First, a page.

Comparable to the results of the previous analysis, we found significant main effects of sequence type but neither a main effect of exposure phase nor an interaction between the two factors (see Table 3). For an illustration of syllable and bigram recall accuracy over the three phases see Figures 4 and 5.

Table 3. Summary of the linear mixed-effects models investigating the influence of sequence type and exposure phase on the children’s syllable and bigram recall, respectively

Notes: Sequence type: Nat. = naturalistic sequences, Non-nat. = non-naturalistic sequences, Foils = unstructured foil sequences. Exposure phase: Early, Intermediate, Late. Model fit syllable level: AIC = 10,962; BIC = 11,085; R 2 m = 0.024; R 2 c = 0.394; ICC = 0.379; RMSE = 1.246; σ = 1; model fit bigram level: AIC = 5674; BIC = 5761; R 2 m = 0.045; R 2 c = 0.084; ICC = 0.041; RMSE = 0.598; σ = 1.

Figure 4. Mean syllable recall per sequence for the three sequence types (naturalistic, non-naturalistic, and unstructured foils), given by exposure phase (early, intermediate, late). Error bars indicate standard error.

Figure 5. Mean bigram recall per sequence for the three sequence types (naturalistic, non-naturalistic, and unstructured foils), given by exposure phase (early, intermediate, late). Error bars indicate standard error.

Relationship between language proficiency and SL

We next report our exploratory analyses investigating whether differences in children’s performance on the SL task were related to their native-language proficiency. We obtained two measures of language proficiency – vocabulary size, as measured by the PPVT, and morphosyntactic processing, as measured by the SRT. Table 4 shows the bivariate correlations between all variables, in addition to partial correlations between repetition of structured sequences and language proficiency, controlling for foil repetition. All bivariate correlations between repetition of syllable sequences and the SRT and PPVT were positive and all but two were significant. The partial correlations testing the relationship between syllable recall and language proficiency controlling for foil repetition were lower. Only the partial correlation between naturalistic repetition of bigrams and SRT performance was significant.

Table 4. Pearson bivariate correlations between children’s recall in the three sequence types (naturalistic, non-naturalistic, and foil sequences) and their performance on the language proficiency assessments (SRT and PPVT) at the syllable (left) and bigram level (right). Partial correlations between language assessments and structured sequences, controlling for foil repetition, appear in brackets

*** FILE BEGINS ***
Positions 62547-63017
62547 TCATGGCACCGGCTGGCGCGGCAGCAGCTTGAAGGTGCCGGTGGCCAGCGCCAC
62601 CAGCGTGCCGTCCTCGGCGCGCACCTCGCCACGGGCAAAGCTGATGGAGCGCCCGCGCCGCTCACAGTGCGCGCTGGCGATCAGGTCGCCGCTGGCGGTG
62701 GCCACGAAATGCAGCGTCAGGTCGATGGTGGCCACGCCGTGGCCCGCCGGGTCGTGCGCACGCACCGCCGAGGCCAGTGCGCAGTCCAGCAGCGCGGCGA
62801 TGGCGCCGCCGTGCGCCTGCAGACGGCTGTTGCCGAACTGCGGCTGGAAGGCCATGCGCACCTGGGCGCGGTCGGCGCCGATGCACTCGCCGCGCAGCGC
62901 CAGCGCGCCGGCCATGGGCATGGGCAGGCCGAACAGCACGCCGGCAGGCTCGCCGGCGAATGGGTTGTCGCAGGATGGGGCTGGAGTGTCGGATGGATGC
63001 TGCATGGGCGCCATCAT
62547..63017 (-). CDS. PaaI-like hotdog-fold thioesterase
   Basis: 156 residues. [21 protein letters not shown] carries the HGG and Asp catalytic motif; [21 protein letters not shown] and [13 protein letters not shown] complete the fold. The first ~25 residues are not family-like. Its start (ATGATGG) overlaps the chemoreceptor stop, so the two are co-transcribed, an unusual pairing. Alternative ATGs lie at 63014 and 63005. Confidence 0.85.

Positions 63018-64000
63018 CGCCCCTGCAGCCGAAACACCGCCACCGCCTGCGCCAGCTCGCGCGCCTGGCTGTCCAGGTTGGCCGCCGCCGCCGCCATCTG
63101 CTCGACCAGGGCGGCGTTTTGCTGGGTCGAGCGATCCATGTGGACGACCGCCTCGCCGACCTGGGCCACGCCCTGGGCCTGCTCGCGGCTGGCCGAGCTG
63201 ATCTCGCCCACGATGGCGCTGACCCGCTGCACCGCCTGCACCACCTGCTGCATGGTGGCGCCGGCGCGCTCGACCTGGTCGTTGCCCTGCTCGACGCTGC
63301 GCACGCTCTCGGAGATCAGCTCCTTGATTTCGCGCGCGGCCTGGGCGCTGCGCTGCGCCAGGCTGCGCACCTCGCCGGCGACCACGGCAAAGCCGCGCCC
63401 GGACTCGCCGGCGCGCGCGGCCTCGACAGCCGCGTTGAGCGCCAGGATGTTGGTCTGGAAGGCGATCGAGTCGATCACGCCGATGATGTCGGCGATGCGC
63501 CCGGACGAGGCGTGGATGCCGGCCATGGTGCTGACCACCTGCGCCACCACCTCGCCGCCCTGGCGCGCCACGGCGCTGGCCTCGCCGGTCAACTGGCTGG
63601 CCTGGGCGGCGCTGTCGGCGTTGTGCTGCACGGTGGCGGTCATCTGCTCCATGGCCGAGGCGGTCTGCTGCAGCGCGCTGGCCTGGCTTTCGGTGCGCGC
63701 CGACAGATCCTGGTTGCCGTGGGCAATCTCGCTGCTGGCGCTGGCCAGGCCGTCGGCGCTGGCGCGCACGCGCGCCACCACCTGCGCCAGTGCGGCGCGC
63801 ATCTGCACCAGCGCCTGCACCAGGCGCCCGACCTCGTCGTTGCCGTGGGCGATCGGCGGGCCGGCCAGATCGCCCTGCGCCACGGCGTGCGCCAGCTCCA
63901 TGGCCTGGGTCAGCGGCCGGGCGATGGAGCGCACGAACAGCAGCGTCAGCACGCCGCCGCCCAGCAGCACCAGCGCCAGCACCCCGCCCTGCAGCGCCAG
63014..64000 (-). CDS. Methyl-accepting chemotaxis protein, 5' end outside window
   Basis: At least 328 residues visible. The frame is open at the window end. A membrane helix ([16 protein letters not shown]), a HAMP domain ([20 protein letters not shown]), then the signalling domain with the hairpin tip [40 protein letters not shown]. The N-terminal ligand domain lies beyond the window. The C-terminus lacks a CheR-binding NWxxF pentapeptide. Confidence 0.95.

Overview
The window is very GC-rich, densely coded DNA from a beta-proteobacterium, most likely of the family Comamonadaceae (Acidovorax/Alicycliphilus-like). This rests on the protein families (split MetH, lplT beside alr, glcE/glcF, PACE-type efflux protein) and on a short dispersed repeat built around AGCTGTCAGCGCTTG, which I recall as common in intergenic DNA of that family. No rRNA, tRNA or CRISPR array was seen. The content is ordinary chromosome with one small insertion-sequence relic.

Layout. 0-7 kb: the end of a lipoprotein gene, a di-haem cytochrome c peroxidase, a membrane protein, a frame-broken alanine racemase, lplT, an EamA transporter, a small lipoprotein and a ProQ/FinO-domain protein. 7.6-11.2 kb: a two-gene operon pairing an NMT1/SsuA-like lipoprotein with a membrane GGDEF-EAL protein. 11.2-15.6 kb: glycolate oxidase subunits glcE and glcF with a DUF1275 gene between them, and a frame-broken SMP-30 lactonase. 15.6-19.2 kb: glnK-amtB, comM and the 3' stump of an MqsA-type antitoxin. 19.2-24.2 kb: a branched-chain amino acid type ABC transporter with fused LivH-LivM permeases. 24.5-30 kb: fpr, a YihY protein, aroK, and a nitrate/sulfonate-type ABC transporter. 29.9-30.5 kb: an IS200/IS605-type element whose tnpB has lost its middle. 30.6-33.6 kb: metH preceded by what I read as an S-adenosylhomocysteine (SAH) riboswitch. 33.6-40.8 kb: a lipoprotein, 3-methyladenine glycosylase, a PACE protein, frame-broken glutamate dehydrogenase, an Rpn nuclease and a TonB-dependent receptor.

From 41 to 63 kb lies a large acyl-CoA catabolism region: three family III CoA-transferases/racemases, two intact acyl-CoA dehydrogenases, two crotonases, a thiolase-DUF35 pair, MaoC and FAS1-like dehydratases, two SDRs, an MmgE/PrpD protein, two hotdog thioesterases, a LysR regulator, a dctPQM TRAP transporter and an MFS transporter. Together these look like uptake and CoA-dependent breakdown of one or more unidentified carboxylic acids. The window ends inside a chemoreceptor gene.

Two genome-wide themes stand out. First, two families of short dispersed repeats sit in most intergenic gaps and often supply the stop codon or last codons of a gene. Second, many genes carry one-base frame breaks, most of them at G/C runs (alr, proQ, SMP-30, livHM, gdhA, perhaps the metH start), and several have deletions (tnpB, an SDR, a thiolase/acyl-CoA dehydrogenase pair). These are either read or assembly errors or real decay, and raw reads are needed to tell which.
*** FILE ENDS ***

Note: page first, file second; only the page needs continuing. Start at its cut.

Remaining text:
Notes: Sequence type: Nat. = naturalistic sequences, Non-nat. = non-naturalistic sequences, Foils = unstructured foil sequences. N = 49; * p < .05, ** p < .01, *** p < .001

While the simple correlations between sequence recall and PPVT or SRT were significant, we chose the latter measure as our individual differences variable because the recall task and the SRT both involve sequencing linguistic units in the same modality, but with different units (syllables versus morphemes). Finding that the two are systematically related would provide evidence in support of the idea that sequencing of syllables and morphemes share an underlying common and statistically sensitive mechanism (Isbilen et al., Reference Isbilen, McCauley and Christiansen2022). Thus, we next analyzed whether SRT performance influenced children’s performance on the experiment. We fitted the maximal model supported by the data (Barr et al., Reference Barr, Levy, Scheepers and Tily2013) with sequence type (sliding contrast: naturalistic: 0.5 vs. non-naturalistic: −0.5, and non-naturalistic: 0.5 vs. foils: −0.5), block (centered continuous variable) and SRT (centered continuous variable), as well as the interactions between the three factors, as fixed effects, and random intercepts and slopes for participants and items, where appropriate. In addition to the main effects of sequence type described above, there was a significant main effect of SRT score (syllable level: β = 0.41 [0.32, 0.50], t = 8.34, p < .001; bigram level: β = 0.59 [0.41, 0.76], t = 6.55, p < .001), with children who scored higher on the SRT displaying better syllable and bigram recall on the experimental task. Furthermore, there was a significant interaction between sequence type and SRT performance (syllable level: β = −0.05 [−0.09, 0.00], t = −2.04, p = .04; bigram level: β = −0.11 [−0.20, −0.02], t = −2.36, p = .02), with a greater recall difference between naturalistic and non-naturalistic sequences for children with lower SRT scores compared to their higher SRT scoring peers. At the syllable level, there was an additional significant interaction between block and SRT performance (syllable level: β = 0.05 [0.00, 0.09], t = 2.25, p = .03), with children with higher SRT scores showing greater improvement in syllable recall throughout the experiment, although the effect was not significant at the bigram level (see analysis file on OSF for full details).